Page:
Mead: Remedy for Self Righteousness

Last Saturday night, I stood in a pulpit and urged my congregation to go home and drink a bottle of wine. I was preaching at Chipping Congregational Church. It was packed out for the chapel anniversary. So why would I make such a comment?? I must admit, I half-expected a rebuke from the older and wiser folk present; as it happened, they understood the point I was making, or decided I was a lost cause and kept quiet.

I was describing some of the false gospels and heresies that started to invade the New Testament church. My text was from Acts 20:29: I know that after I leave, savage wolves will come in among you and will not spare the flock. One such heresy was asceticism ("Do not handle! Do not taste! Do not touch!” Col 2:21) and I suggested that anyone like me who abstained from alcohol but did so thinking that it made them holy or worthier of salvation was sadly mistaken. It would be far better for such a one to go home and finish a bottle of wine than to remain teetotal but self-righteous.

To ensure that I was not too smug about my own abstinence, I located a bottle of mead from my cupboard the following Monday. Some good folk had bought me it last summer and it had lain there unnoticed and ignored. I opened it and poured it into a pint glass. Mead is an ancient beverage made by fermenting honey with water, sometimes with various fruits, spices and grains. It was quaffed by the Greeks and Romans as well as by the Saxons on our own shores. Monks excelled at making it, the holy men of Lindisfarne becoming quite famous on its account. The Roman writer Columella’s recipe is here:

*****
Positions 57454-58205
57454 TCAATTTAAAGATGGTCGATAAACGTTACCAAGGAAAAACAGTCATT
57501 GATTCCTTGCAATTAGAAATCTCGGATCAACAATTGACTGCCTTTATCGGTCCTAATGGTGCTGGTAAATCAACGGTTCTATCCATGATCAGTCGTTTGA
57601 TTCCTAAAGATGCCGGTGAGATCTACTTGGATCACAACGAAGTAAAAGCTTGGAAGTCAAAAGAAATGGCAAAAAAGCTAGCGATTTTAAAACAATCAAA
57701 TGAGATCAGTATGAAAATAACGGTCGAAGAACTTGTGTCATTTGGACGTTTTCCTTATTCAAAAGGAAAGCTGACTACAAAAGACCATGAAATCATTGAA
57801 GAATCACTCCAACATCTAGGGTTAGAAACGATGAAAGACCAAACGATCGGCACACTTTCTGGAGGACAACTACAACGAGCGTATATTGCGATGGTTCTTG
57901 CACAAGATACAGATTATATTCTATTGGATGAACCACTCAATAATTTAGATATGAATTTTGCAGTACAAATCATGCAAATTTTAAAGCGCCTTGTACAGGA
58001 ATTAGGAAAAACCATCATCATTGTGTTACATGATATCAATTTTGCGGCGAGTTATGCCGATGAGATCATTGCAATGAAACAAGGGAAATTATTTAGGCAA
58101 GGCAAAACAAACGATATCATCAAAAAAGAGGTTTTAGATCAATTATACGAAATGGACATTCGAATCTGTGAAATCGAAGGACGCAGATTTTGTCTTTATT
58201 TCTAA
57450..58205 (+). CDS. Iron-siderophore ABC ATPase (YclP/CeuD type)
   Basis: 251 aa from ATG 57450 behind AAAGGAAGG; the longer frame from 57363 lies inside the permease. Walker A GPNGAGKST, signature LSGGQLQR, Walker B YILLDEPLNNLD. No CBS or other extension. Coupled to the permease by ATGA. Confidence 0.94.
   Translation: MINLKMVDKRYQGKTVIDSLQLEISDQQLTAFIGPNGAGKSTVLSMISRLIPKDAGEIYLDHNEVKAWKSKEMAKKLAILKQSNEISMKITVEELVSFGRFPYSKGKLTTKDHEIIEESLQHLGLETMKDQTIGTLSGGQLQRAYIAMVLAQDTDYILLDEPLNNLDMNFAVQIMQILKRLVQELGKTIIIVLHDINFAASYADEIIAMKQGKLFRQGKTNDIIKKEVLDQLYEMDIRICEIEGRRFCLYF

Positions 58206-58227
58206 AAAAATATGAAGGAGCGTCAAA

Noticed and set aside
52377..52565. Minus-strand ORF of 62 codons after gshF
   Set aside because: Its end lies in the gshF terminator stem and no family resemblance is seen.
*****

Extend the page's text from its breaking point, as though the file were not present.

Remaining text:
Take rainwater kept for several years, and mix a sextarius of this water with a pound of honey. For a weaker mead, mix a sextarius of water with nine ounces of honey. The whole is exposed to the sun for 40 days, and then left on a shelf near the fire. If you have no rain water, then boil spring water.

-De Re Rustica, circa AD 60. 

As far as I am aware, mead was not consumed by peoples of the Bible, but honey, its chief ingredient was: 

My son, eat honey, for it is good, and the drippings of the honeycomb are sweet to your taste. (ESV, Proverbs 24:13).

Although the flavour was sweet and its smell wholesome, being so unused to alcohol I could only manage a third of the pint. The remainder was poured on the flags to either cleanse the surface or feed the ants, I couldn’t decide which. The (rinsed) empty bottle was gainfully reemployed as a container in which clematis cuttings might take root. All in all, a profitable afternoon: one bottle of mead, partially unwasted; a set of cuttings, nicely housed; a soul liable to self-righteousness, momentarily defeated.